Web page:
Directed by Tate Taylor
Rachel Watson (Emily Blunt) is a lonely alcoholic divorcée. She’s been riding the train for two years that goes past her old home. When the babysitter of her ex-husband and new wife disappears, she insinuates herself into that woman husband’s life in an attempt to find meaning. Her resulting involvement will shed new light on her past and change her world.
While the central character is an emotionally damaged woman suffering from her own demons the movie is still a mystery. What helps first and foremost in the mystery aspect is that the one person who should have a grasp on what she did does not. Rachel suffers from alcohol induced blackouts and has been suffering so for quite a while. She at first even believes she may have been behind the babysitter’s murder.
To say Rachel has issues is putting it mildly. As stated earlier she has been taking a train every day that goes past your house. She has been faking having a job for over a year having lost it in her downward spiral of loneliness and alcoholism. She takes her usual trip and then drinks her day away until it’s time for her to go home to her college friend Cathy’s house where she’s been living since the divorce.
Her daily trip to and from her “job” takes her past her old neighborhood and each day she chooses a seat where she can look out the window. Weird. She obsesses over her ex-husband Tom (Justin Theroux) and his new wife and former mistress Anna (Rachel Ferguson). She also obsesses over and has created a fantasy life centering on their married neighbors Scott (Luke Evans) and Meghan (Haley Bennett) which are relatively new to the neighborhood. That is a seriously messed up main character.
Rachel poses as a friend of Meghan after she disappears. She tells herself and her best friend that it’s part of an effort to let the police know what she saw one day from the train.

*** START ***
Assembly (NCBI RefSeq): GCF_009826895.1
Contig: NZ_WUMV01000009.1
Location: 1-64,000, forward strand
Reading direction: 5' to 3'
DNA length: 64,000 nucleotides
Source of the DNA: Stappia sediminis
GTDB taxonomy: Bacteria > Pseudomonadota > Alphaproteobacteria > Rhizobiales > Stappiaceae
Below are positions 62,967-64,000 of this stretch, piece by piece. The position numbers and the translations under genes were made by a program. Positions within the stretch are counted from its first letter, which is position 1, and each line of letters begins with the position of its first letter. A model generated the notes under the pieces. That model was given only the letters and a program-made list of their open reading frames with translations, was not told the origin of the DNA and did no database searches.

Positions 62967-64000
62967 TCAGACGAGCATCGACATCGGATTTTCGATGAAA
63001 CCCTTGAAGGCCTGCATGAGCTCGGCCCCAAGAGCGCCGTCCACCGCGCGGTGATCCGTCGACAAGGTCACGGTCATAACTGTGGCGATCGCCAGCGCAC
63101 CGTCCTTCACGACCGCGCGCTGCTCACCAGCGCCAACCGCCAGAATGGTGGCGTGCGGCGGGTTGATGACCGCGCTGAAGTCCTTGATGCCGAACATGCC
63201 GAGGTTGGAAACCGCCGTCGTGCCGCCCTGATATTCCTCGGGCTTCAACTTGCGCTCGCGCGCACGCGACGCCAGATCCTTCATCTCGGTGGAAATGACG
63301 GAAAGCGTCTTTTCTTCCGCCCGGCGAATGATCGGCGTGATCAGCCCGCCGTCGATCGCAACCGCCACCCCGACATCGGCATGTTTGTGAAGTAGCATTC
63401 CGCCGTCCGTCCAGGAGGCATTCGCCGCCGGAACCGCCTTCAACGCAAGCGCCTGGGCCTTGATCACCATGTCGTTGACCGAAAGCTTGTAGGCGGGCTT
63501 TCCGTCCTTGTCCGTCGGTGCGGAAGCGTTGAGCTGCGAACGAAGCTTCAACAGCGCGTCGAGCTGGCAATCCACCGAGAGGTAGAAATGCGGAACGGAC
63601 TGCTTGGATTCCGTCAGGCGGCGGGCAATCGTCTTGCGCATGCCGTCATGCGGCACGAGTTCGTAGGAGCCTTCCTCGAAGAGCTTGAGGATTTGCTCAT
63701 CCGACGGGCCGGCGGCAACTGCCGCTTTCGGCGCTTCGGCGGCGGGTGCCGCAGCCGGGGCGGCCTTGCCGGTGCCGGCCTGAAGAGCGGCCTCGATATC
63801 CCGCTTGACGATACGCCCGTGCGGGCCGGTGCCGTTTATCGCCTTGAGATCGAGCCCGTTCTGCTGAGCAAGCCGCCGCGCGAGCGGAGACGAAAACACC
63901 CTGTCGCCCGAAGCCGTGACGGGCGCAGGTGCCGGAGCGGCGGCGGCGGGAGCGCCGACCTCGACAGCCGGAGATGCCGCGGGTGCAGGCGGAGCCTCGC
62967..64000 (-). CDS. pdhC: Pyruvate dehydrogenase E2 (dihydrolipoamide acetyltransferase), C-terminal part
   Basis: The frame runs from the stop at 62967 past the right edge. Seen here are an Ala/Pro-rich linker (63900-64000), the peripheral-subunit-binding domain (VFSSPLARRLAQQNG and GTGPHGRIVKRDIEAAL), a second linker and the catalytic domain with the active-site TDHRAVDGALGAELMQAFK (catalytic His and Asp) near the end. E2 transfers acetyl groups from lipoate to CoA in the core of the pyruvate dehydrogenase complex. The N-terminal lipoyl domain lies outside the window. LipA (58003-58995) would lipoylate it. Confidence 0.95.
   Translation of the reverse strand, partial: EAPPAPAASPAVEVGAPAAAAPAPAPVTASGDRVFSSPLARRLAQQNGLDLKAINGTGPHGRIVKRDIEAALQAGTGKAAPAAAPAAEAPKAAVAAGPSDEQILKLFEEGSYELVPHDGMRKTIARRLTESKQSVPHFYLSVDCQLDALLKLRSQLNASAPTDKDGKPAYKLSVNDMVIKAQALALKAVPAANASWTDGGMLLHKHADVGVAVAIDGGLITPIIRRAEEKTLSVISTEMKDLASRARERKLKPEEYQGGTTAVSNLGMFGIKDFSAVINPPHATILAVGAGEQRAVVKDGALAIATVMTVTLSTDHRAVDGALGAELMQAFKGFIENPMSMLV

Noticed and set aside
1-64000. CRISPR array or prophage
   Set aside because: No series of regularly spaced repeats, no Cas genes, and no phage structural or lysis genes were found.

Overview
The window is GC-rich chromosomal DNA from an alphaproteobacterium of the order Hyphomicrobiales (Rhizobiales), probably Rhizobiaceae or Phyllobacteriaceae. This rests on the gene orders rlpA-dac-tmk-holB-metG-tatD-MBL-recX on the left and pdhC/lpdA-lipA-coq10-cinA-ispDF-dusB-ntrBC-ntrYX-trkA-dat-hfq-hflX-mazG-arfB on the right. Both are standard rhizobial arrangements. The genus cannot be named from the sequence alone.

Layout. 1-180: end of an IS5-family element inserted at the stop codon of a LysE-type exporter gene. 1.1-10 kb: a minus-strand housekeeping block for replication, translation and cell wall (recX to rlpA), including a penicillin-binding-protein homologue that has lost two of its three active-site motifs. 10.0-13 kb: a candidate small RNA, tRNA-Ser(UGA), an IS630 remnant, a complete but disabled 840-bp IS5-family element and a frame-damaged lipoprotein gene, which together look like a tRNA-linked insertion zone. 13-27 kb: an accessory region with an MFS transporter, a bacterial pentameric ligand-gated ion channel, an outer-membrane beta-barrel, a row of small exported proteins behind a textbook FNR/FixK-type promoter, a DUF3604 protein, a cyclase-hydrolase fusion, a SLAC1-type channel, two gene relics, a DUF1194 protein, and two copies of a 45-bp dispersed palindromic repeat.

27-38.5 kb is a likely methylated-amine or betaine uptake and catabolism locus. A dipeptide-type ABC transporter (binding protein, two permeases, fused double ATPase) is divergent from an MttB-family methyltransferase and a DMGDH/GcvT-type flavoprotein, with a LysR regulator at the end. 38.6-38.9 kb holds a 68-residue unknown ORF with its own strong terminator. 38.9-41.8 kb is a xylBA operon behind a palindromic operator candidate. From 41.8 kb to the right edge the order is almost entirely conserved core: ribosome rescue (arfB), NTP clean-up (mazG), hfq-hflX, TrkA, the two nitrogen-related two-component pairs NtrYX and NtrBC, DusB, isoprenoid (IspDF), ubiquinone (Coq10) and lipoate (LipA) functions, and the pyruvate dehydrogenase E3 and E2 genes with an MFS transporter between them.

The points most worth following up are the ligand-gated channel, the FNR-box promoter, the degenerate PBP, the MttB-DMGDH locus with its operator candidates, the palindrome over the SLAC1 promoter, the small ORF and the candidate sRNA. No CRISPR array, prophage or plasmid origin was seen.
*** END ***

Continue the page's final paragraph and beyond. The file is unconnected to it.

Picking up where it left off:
Rachel has been carrying a lot of guilt from her marriage. She had begun drinking after losing a baby. This caused a steady downward spiral for her. She was feeling especially guilty over causing her now ex-husband his job.
One of the things that’s slowly revealed over the film is that Rachel is not as messed up as she thought she was. She still has problems but some of the things she believes she did were not her at all. As the film goes on you realize just how psychologically abusive Tom was to Rachel. And you get a clear picture of the relationships of the assorted characters in the film.
The reveals are slow to come and are not right in your face. Each thing you learn, each bit of truth, is a wow moment. And quite honestly you won’t see the end coming unless you read the book in which case you probably have a good idea what’s going on throughout the movie. And that ending makes this movie messed up and a bit of a mind f**k. Holy cow!!
I bought The Girl on the Train at Big Lots! and it lingered in my unwatched pile for a few months until recently. I should’ve watched it sooner. I loved it. The acting is top-notch, and the story is well directed and perfectly written. It had many jaw-dropping moments. This is a truly great movie.